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The ADA, Addiction and Recovery

2:00 pm EDT June 16, 2020   |   Organized by: Great Lakes ADA Center

Description

There are thousands of people in recovery from addiction unaware of their civil rights under the ADA. The Americans with Disabilities Act (ADA) ensures that people with disabilities have the same rights and opportunities as everyone else. This includes people with alcohol use disorder and substance use disorders. Find out how the ADA addresses alcohol and substance use disorders differently. These differences will be illustrated with scenarios about alcohol, opioids, cocaine and marijuana. People with addiction are people with disabilities, too. Learn about civil rights and obligations!

Objective #1: Understand the ADA’s definition of disability and how it applies to addiction and recovery.

Objective #2: Distinguish how the ADA applies to people with addiction to alcohol, and those in recovery from opioids and other drugs.

Objective #3: Learn which protections the ADA provides in access to: employment, state and local government services and places of public accommodations.

Registration

  • Required

  • Cost - Free

  • To register please please visit the event website - You must have an account and be signed in to complete your registration. For first time users you must create an account. This step is done only once and you will use the same account to register for different sessions throughout the year. After you create an account, you will immediately be able to register for any of our sessions.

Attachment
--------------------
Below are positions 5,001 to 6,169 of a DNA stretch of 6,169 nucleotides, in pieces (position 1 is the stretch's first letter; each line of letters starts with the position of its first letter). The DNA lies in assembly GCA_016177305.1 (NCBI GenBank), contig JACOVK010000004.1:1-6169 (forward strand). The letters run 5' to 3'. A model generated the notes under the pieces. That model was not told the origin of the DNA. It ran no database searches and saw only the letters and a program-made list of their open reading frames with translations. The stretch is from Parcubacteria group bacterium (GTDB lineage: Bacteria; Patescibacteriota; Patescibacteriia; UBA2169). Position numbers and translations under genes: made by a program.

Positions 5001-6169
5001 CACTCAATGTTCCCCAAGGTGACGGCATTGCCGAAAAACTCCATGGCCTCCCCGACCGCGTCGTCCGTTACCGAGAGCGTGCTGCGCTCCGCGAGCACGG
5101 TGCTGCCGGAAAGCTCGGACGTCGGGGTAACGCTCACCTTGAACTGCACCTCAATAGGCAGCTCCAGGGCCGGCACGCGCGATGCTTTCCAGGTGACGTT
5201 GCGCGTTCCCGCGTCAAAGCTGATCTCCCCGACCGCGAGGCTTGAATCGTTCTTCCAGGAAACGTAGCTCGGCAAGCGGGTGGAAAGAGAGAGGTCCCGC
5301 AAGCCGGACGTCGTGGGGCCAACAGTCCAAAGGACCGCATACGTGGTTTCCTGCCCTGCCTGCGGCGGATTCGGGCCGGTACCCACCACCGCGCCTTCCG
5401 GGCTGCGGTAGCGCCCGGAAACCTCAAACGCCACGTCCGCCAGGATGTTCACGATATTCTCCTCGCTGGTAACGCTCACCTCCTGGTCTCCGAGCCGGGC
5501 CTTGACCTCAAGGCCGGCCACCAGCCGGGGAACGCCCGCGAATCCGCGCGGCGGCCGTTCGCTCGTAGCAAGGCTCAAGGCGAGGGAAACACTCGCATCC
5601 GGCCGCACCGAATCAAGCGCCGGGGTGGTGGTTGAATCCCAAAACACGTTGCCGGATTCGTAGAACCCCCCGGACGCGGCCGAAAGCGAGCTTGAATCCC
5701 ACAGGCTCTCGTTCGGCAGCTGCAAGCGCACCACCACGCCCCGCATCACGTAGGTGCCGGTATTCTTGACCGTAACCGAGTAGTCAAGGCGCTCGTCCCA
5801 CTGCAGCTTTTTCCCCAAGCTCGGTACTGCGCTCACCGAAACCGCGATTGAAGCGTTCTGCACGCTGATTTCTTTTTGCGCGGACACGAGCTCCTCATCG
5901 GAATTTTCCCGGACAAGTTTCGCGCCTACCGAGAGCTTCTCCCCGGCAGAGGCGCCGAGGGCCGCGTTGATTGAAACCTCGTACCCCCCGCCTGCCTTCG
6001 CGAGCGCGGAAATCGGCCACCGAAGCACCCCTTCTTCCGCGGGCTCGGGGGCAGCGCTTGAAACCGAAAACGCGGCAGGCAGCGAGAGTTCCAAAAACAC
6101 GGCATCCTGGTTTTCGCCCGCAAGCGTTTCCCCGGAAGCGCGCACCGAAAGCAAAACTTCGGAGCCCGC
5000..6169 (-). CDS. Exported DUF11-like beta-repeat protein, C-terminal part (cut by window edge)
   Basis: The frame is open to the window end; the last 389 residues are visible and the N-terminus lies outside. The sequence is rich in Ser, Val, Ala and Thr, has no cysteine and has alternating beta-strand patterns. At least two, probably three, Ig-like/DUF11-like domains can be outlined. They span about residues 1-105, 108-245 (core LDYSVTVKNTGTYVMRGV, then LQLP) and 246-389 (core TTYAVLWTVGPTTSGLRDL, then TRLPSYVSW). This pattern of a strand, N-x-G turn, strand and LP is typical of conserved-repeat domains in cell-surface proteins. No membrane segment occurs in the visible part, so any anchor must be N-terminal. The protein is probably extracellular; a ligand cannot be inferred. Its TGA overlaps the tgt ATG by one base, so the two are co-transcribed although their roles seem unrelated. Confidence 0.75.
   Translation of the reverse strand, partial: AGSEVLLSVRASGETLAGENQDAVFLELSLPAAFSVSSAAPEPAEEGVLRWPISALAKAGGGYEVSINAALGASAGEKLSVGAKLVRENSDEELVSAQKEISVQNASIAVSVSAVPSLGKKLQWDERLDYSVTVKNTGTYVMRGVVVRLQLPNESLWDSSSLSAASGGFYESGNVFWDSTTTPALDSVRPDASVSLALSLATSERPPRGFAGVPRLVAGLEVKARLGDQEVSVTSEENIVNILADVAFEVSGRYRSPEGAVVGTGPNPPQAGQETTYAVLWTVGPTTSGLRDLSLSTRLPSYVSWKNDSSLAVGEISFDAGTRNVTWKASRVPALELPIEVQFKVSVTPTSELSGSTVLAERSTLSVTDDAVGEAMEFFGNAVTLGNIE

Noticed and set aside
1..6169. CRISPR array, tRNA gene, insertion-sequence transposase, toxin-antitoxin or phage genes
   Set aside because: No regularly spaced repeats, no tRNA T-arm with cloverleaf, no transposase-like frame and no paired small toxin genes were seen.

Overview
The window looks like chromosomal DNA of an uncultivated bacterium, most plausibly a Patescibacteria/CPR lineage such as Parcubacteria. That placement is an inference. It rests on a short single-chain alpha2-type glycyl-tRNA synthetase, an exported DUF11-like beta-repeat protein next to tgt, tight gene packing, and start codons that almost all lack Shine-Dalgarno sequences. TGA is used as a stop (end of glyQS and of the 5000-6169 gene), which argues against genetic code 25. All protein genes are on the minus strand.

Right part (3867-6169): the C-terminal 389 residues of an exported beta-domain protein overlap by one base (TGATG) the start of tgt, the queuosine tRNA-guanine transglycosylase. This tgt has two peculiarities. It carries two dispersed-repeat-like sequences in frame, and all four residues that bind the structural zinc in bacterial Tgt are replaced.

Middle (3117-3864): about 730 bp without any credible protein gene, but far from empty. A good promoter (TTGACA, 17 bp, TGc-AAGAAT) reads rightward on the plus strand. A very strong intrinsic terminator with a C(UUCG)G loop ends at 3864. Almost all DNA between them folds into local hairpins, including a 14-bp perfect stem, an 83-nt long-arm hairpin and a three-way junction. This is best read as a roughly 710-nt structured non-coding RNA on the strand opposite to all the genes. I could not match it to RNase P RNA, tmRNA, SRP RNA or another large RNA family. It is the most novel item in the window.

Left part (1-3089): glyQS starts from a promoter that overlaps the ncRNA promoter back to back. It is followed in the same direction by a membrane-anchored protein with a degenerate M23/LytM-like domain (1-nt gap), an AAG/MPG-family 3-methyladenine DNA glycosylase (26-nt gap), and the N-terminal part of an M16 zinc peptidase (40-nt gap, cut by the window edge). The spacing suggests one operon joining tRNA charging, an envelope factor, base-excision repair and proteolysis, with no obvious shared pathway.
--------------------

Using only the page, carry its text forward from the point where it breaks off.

• Continuing Education

    • ACTCP - 1.5 credit hours

    • Certificate of Attendance - 1.5 credit hours




Oce Harrison

Director, New England ADA Center

Since 2001, Oce has directed the Institute for Human Centered Design’s New England Americans with Disabilities Act (ADA) Center and provides ‘Addiction, Recovery and the ADA’ trainings throughout New England. Recently, she is working with organization+++ns such as: Learn To Cope, Massachusetts Organization for Addiction Recovery, and the National Association of Addiction Professionals. She is also conducting research on identifying characteristics of people with disabilities in New England,and challenges to implementing the ADA for municipalities in New England. Dr. Harrison is known for her initiation, follow-through skills and congeniality. She has led the region’s largest ADA events on Boston Common marking the 20th and 25th anniversaries of the ADA. She earned her doctorate at Boston University's School of Education in 1994. In addition, Dr. Harrison has since taught at Lesley University, Springfield College, North Shore Community College and Bridgewater State University.

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